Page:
026 – Caffeine, Alcohol, and Water: How much, When, Why, and Why not!

026 - Caffeine, Alcohol, and Water: How much, When, Why, and Why not!

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Have you ever wondered how high performing entrepreneurs and speakers like myself, Brendon Burchard, Carrie Wilkerson and Lewis Howes always have such great energy?

Do we have a secret? The answer is yes. It’s good habits and good nutrition.

Today we’re going to talk about two of the world’s favorite drugs: caffeine and alcohol. But before we get to them, we’re going to talk about the most important drink of your day which is water.

I first realized the power of water in high school.

  • During my sophomore year, I felt tired, bloated, and really gross by the end of my day at high school.
  • I started my coursework at the University of Arnold Schwarzenegger, meaning I started reading some muscle building magazines, and I discovered the importance of water.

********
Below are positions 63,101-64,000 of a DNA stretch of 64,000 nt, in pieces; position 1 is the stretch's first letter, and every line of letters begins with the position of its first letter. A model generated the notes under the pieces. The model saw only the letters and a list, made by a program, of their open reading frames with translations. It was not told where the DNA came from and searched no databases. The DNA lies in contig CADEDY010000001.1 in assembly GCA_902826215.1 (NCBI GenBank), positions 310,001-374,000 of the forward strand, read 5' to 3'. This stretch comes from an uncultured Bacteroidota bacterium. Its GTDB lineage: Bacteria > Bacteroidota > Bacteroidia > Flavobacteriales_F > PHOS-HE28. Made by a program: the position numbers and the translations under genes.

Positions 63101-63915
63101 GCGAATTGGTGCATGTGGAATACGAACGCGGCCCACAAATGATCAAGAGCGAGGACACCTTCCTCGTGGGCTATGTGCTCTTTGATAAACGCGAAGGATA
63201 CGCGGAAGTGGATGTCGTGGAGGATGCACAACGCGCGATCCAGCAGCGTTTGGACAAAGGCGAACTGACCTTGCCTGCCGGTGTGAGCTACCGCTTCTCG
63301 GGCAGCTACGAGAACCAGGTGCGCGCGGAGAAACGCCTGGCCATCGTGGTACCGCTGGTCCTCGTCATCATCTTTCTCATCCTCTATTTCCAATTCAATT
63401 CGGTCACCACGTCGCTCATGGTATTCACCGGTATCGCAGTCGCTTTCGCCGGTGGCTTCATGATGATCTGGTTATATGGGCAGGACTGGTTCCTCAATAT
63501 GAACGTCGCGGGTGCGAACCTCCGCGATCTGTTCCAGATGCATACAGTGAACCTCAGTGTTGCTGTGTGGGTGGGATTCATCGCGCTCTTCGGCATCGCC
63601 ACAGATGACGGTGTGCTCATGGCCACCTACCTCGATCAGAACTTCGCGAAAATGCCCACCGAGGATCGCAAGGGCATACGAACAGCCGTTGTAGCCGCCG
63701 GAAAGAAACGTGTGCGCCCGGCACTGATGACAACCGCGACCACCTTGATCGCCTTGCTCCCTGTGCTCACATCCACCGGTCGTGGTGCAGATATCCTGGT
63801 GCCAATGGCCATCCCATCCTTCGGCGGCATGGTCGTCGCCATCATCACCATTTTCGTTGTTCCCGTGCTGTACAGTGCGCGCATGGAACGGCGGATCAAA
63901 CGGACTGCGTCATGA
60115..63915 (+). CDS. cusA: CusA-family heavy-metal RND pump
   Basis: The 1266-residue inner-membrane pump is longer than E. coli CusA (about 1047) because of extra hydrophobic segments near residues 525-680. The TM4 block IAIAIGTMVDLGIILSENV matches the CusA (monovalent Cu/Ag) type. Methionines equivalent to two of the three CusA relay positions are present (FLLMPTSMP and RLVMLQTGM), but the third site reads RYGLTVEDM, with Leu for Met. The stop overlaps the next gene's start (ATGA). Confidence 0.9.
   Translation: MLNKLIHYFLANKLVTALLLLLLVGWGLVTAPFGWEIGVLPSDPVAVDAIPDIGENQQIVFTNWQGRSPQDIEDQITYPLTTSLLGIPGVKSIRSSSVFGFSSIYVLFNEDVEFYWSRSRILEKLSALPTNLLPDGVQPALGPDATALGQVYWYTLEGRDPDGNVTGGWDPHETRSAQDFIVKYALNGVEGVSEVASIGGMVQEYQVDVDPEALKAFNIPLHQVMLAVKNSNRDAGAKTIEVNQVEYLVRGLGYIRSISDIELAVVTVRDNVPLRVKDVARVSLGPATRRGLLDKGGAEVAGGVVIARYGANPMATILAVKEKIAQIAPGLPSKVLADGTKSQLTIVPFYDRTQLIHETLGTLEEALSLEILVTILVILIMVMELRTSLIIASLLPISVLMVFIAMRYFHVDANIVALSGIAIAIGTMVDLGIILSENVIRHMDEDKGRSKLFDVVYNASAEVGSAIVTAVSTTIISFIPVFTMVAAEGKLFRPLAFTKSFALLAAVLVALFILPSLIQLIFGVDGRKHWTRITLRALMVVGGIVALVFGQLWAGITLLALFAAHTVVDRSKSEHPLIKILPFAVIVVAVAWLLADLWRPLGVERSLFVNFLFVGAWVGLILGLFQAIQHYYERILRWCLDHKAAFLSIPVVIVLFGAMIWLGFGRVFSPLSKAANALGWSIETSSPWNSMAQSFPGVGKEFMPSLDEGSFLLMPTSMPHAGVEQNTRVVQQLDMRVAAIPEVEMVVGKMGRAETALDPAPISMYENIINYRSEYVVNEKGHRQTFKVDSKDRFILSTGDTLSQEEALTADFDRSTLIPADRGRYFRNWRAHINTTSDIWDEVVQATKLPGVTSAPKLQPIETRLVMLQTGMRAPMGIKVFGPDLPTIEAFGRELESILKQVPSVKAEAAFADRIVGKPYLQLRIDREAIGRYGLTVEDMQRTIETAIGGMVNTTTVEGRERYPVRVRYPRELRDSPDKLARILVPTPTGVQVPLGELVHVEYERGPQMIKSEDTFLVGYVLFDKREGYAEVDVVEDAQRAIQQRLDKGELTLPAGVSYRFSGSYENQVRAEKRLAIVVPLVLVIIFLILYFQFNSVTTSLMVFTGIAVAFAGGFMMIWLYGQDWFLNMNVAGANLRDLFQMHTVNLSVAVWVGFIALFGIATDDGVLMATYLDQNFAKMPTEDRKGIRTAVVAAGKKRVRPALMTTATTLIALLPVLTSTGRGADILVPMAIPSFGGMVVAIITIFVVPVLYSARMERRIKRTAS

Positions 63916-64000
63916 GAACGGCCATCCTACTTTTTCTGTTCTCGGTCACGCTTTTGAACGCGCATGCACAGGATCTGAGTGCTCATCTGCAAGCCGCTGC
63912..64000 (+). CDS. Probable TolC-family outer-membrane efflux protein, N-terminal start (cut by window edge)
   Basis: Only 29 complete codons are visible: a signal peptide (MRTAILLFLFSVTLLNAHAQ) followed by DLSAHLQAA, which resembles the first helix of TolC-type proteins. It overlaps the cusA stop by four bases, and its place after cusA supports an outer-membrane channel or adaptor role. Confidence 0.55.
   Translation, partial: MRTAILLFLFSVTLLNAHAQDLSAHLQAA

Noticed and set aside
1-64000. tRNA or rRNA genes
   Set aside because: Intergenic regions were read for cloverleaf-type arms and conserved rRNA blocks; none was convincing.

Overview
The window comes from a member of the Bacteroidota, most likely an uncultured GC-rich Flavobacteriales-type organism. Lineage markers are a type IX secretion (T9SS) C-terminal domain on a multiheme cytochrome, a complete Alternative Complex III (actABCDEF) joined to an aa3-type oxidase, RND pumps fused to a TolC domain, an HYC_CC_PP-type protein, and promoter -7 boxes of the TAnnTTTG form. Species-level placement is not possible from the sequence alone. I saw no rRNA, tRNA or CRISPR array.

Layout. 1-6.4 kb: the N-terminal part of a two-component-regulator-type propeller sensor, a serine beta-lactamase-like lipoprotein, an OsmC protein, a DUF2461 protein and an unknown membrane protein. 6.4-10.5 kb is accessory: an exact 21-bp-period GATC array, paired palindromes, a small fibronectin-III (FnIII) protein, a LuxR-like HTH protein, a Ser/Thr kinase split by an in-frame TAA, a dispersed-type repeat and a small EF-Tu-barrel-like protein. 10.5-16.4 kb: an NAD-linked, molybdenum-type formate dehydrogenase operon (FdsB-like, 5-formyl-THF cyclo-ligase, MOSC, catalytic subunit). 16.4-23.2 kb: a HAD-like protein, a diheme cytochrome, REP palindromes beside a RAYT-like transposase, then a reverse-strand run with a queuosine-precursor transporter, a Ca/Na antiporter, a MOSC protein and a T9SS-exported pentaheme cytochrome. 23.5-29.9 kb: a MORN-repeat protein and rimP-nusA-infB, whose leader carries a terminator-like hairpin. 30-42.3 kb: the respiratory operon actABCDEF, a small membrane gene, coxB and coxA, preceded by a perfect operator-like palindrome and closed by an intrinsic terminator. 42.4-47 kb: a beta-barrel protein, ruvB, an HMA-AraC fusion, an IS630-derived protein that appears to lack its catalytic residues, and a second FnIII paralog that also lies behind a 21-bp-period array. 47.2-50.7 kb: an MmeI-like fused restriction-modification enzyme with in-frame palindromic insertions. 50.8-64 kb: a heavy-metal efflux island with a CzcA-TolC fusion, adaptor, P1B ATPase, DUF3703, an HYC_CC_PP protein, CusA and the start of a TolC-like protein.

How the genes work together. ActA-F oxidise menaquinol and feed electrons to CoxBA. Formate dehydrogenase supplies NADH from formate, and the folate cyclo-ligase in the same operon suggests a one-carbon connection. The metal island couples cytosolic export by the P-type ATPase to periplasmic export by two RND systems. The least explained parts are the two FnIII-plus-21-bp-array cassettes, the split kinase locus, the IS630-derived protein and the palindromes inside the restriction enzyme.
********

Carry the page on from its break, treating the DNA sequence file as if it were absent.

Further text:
• Now, today I drink about three liters of water and I drink most of it early in the day.

It helps me with fighting against fatigue, late afternoon hunger, loss of focus, constipation, all that stuff, and if you struggle with any of those things, try increasing your water intake early in the morning.

I start my day with a couple of cups of water. In addition to having a food journal, you should also keep a water journal. Find out:

  • What amount of water makes you feel best
  • What method of drinking water works for you
  • Whether drinking cold water in the morning makes you feel better than drinking warm water with lemon